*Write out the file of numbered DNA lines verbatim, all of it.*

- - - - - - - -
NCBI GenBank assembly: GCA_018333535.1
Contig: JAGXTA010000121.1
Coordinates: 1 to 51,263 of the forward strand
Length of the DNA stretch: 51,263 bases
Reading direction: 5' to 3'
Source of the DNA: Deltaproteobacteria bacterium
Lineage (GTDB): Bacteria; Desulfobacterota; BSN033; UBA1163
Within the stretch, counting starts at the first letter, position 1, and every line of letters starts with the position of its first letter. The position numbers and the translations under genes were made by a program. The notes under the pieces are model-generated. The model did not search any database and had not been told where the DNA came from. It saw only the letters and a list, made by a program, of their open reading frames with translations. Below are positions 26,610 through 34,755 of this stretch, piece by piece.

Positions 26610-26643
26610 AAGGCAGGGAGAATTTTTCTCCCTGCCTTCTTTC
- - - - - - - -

NCBI GenBank assembly: GCA_018333535.1
Contig: JAGXTA010000121.1
Coordinates: 1 to 51,263 of the forward strand
Length of the DNA stretch: 51,263 bases
Reading direction: 5' to 3'
Source of the DNA: Deltaproteobacteria bacterium
Lineage (GTDB): Bacteria; Desulfobacterota; BSN033; UBA1163
Within the stretch, counting starts at the first letter, position 1, and every line of letters starts with the position of its first letter. The position numbers and the translations under genes were made by a program. The notes under the pieces are model-generated. The model did not search any database and had not been told where the DNA came from. It saw only the letters and a list, made by a program, of their open reading frames with translations. Below are positions 26,610 through 34,755 of this stretch, piece by piece.

Positions 26610-26643
26610 AAGGCAGGGAGAATTTTTCTCCCTGCCTTCTTTC